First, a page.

Greg Monroe – Usually it requires some kind of trade to bring in a seven-footer who averages 15.9 PPG and 10.2 RPG but all the Bucks had to give up to bring in Greg Monroe was money. It was lots of money, but still, Wisconsin never has been much of a free agency destination and landing a fish that big was a testament to the quality of work the front office and coaching staff are doing in Milwaukee. Only 25 years old, Monroe is just entering his prime, and he’s doing it alongside a similarly tall and talented Bucks starting lineup.
John Henson – With Larry Sanders and Ersan Ilyasova gone, this frontcourt has gone from loaded to relatively barren. The only players behind Parker and Monroe at the four and five spots are Johnny O’Bryant III, Miles Plumlee and John Henson, with Henson clearly the best bench option they have to spell either starter. He’s a defensive stalwart whose coach knows how to use him relatively effectively on offense, and that is good considering the uptick in minutes he’s due to play this coming season. Eighteen ticks a night is a thing of the past; Henson officially is a much bigger part of this team.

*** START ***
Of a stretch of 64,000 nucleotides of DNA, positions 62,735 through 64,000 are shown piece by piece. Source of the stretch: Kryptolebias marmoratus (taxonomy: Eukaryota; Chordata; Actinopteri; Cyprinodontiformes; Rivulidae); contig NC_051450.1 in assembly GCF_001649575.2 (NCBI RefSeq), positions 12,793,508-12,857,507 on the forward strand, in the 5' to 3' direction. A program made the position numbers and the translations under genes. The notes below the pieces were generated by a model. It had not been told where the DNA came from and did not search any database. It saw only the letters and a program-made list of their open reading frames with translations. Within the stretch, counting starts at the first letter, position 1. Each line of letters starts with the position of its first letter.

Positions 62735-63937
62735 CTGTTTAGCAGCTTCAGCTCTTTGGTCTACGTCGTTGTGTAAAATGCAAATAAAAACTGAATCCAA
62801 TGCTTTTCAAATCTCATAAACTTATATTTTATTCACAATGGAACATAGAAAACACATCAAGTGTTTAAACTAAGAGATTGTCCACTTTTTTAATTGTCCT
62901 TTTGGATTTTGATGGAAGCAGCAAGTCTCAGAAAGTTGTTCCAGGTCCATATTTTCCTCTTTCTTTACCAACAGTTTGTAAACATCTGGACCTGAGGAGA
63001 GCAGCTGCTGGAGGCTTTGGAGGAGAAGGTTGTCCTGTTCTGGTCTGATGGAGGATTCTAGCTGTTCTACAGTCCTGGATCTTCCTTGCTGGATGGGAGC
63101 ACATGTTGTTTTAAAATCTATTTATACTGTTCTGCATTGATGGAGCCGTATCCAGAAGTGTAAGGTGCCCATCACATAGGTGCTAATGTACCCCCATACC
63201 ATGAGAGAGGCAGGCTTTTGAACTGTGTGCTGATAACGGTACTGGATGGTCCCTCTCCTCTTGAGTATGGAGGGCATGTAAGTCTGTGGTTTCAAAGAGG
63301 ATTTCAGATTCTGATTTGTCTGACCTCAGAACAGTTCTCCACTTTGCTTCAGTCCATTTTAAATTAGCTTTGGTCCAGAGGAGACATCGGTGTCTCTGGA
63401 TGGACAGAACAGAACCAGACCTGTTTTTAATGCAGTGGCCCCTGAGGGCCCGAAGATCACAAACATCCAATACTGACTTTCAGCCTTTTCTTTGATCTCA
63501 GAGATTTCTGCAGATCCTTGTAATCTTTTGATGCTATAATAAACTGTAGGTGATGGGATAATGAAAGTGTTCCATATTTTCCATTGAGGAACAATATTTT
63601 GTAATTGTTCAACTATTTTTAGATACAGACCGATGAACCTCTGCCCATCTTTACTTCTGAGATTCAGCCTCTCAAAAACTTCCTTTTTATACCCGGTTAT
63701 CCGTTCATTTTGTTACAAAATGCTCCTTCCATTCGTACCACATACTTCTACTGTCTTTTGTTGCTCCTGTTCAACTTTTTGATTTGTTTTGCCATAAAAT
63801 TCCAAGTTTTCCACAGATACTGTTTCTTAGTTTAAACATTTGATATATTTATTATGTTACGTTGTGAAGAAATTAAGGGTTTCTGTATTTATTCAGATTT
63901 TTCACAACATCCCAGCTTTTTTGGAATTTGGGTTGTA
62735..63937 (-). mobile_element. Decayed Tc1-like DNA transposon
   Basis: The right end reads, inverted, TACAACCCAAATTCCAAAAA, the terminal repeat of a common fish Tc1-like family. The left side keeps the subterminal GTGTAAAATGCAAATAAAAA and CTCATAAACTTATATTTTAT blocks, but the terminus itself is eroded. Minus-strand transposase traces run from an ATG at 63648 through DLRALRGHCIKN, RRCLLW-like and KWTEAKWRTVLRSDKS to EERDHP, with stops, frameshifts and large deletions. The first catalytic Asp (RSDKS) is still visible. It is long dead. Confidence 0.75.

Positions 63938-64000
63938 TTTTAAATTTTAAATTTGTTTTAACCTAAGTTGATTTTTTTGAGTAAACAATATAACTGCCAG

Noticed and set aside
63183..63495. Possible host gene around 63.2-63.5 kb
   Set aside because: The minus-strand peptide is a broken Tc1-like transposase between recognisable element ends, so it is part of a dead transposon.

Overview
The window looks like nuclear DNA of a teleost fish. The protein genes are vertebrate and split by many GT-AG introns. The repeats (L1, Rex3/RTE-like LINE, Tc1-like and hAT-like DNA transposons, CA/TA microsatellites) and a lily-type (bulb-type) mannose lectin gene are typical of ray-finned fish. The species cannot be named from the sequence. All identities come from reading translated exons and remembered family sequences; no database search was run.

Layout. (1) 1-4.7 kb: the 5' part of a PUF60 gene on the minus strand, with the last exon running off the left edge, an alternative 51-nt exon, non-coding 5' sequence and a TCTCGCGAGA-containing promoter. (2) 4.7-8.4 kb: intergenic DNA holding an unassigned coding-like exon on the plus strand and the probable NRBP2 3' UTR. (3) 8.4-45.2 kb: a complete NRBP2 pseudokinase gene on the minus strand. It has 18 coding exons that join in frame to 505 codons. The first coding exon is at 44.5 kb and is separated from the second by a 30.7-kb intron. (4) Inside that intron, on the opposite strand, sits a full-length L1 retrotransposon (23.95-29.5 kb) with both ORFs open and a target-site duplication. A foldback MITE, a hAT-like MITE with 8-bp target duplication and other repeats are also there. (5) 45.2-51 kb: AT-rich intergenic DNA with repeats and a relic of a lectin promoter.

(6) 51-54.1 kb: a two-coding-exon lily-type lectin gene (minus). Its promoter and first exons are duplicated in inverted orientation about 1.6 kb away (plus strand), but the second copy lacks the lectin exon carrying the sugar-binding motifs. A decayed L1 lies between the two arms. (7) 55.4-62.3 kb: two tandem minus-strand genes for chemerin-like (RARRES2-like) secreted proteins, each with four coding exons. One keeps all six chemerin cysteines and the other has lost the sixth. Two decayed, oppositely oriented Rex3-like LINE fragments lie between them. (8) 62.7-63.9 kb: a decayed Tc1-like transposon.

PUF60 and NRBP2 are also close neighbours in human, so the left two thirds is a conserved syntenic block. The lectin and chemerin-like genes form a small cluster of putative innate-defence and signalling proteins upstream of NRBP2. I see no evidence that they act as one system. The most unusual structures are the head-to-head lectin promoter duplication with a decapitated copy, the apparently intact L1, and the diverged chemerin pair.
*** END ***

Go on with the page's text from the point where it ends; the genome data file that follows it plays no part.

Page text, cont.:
Khris Middleton – On the one hand, $70 million feels like a lot for a player that nobody has ever come even close to discussing as a potential All-Star, but he was a player who averaged over 13 PPG last year and shot over 40 percent from deep. He’s only 23 years old and really developed some chemistry with Antetokounmpo toward the end of the last year, so he always was going to be a keeper. Milwaukee never even thought twice about keeping him around. Now it’s just a matter of seeing how the scoring hierarchy shakes out with Parker back, Monroe in and Middleton a year wiser. It’s a good problem to have.